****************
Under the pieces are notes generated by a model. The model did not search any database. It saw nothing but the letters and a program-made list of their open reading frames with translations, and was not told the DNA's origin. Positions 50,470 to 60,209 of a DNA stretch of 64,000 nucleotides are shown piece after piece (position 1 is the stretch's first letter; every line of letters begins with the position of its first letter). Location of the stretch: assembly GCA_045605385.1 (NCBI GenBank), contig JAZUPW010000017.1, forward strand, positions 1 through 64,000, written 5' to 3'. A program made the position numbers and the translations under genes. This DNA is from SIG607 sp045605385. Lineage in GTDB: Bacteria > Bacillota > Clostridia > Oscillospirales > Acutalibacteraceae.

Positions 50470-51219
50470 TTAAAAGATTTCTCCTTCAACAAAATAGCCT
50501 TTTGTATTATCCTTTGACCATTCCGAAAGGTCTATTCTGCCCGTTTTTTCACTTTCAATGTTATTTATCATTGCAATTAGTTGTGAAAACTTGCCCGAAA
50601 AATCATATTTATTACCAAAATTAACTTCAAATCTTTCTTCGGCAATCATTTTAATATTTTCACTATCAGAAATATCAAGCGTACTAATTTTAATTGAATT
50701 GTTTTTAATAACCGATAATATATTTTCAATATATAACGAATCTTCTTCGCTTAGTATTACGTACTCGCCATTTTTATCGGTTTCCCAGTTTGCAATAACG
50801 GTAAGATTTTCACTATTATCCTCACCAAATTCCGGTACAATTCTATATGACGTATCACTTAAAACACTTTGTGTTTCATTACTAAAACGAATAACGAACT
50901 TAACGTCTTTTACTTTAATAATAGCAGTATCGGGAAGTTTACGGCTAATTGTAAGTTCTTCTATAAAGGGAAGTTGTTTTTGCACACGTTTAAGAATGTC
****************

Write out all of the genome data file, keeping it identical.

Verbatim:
Under the pieces are notes generated by a model. The model did not search any database. It saw nothing but the letters and a program-made list of their open reading frames with translations, and was not told the DNA's origin. Positions 50,470 to 60,209 of a DNA stretch of 64,000 nucleotides are shown piece after piece (position 1 is the stretch's first letter; every line of letters begins with the position of its first letter). Location of the stretch: assembly GCA_045605385.1 (NCBI GenBank), contig JAZUPW010000017.1, forward strand, positions 1 through 64,000, written 5' to 3'. A program made the position numbers and the translations under genes. This DNA is from SIG607 sp045605385. Lineage in GTDB: Bacteria > Bacillota > Clostridia > Oscillospirales > Acutalibacteraceae.

Positions 50470-51219
50470 TTAAAAGATTTCTCCTTCAACAAAATAGCCT
50501 TTTGTATTATCCTTTGACCATTCCGAAAGGTCTATTCTGCCCGTTTTTTCACTTTCAATGTTATTTATCATTGCAATTAGTTGTGAAAACTTGCCCGAAA
50601 AATCATATTTATTACCAAAATTAACTTCAAATCTTTCTTCGGCAATCATTTTAATATTTTCACTATCAGAAATATCAAGCGTACTAATTTTAATTGAATT
50701 GTTTTTAATAACCGATAATATATTTTCAATATATAACGAATCTTCTTCGCTTAGTATTACGTACTCGCCATTTTTATCGGTTTCCCAGTTTGCAATAACG
50801 GTAAGATTTTCACTATTATCCTCACCAAATTCCGGTACAATTCTATATGACGTATCACTTAAAACACTTTGTGTTTCATTACTAAAACGAATAACGAACT
50901 TAACGTCTTTTACTTTAATAATAGCAGTATCGGGAAGTTTACGGCTAATTGTAAGTTCTTCTATAAAGGGAAGTTGTTTTTGCACACGTTTAAGAATGTC